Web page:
What 3G cellcos are more likely to do, says Dr Holden of Juniper, is what many have already been doing - leverage their existing networks to offer streaming video over their data networks.
"There will always be a market for some form of premium TV service on the mobile handset, and with broadcast TV in many markets likely to consist simply of the free-to-air terrestrial signals, the gap in the market is likely to be filled by streamed video-on-demand services over the 3G network," he says.
In markets like Hong Kong - where mobile TV spectrum won't go on the auction block until the middle of this year - 3G cellcos have already launched various kinds of video services, including PCCW's mobile version of NOW Broadband TV, SmarTone-Vodafone's FoneTV, 3 Hong Kong's (what else?) 3tv, and - as of January - CSL's Studio on Demand. Live broadcast and VOD figure heavily in each cellco's video services. (For good measure, 3 HK includes Sling Media in its X Series mobile Internet package.)
On the other hand, having 3G-based video hasn't stopped cellcos from trialing broadcast technologies as well. PCCW has trialed both DVB-H and MediaFLO. In Singapore, SingTel, M1 and StarHub - all of whom also sport 3G video services - have also been trialing DVB-H. It's also worth mentioning that both Korea and Japan saw heavy video usage over their respective 3G networks before they started up mobile broadcasting.
The selling point of broadcast mobile TV for cellcos remains value-add, according to Coste of Alcatel-Lucent, who says that broadcast is still the most cost-efficient way to deliver live content like sports and news, while 3.5G is better for on-demand video and streaming. He also notes that the Open Mobile Alliance's new Broadcast Services Enabler Suite (BCAST) profile can unify mobile broadcast and 3.5G video in the handset for a better user experience.
"This allows the consumer to go through an EPG to access both broadcast and 3G video," Coste says. "He doesn't know how it's being delivered, and doesn't have to know."
Javaid of Qualcomm agrees. "On-demand, sideloading, and broadcast are not either/or propositions," he says. "It's all complementary. You can have a service layer that marries broadcast with 3G, so you have an EPG and access to other services."
Still, not all operators are convinced that mobile broadcast TV will add that much value - at least not in the near future. A spokesperson for 3 HK said that while it's always looking at plans for future infrastructure expansion, "until the market has built up a certain level of traffic, broadcast-based mobile TV would not add a lot of value to operators in terms of network resources."
Nick Ingelbrecht, research director, consumer services at Gartner, is even less bullish on mobile TV's prospects in Hong Kong or anywhere else in Asia, noting that the rewards for operators who deploy it will be minimal because revenues aren't likely to cover the cost of equipment and content licensing.
"The demand side is still quite uncertain despite trials around the world," he said in a December report on mobile TV. "If people do use it, they tend to want it for free which makes it difficult for the carrier or the broadcaster to make money."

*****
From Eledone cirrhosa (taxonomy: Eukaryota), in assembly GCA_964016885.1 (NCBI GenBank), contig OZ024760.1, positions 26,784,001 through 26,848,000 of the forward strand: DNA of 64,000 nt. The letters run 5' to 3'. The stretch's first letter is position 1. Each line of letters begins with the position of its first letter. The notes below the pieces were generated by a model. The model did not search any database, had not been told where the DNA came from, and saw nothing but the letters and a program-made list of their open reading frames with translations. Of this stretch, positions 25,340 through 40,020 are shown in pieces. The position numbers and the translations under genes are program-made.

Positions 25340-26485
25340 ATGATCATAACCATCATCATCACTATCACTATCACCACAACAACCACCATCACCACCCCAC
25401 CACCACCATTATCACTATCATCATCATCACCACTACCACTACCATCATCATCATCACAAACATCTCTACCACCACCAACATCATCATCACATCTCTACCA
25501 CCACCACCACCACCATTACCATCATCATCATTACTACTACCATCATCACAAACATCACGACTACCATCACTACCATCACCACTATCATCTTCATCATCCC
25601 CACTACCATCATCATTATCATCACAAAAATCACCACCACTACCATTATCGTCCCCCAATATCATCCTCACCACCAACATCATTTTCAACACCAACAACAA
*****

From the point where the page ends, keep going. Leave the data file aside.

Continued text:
Of all the barriers facing mobile broadcast TV, the most common is a familiar one to operators who might be otherwise keen to try it - lack of spectrum.
Regulators worldwide are looking to free up spectrum for a number of new services, chiefly wireless broadband services like Wimax or LTE. Mobile TV is also on the agenda in many markets, but many of them hinge on the transition in the broadcast sector from analog TV to digital TV, which will eliminate the need for guard bands that protect against adjacent interference.
Qualcomm knows this more than most mobile TV players. It spent over $558 million for nationwide spectrum in the 716-722 MHz UHF band last March for its MediaFLO service in the US, but can only use it in markets where the band isn't being used.
Qualcomm has been banking on the US switchover to digital television in February this year to free up the rest of the spectrum and expand MediaFLO's reach into over 100 cities in the US.
That plan was nearly dashed in January when the US Senate approved the new Obama administration's plan to delay the switchover to June 12, as an estimated 6.5 million homes aren't ready.
The delay wasn't official at press time, as the House of Representatives voted against the delay. But even a six-month delay would still put the US ahead of other markets in terms of analog/digital switchovers, says Anke Gill, marketing director for BNS.
"Many mobile operators in Asia are waiting for the analog/digital switchover to free up spectrum for mobile TV, but digital television is barely out of the gate in a lot of Asian markets," she says. "Japan's looking at 2011 before it goes all-digital, Hong Kong will switch over a year later, and China and Malaysia won't switch over until 2015, so it's going to be a long wait in many markets before that spectrum is available for mobile TV."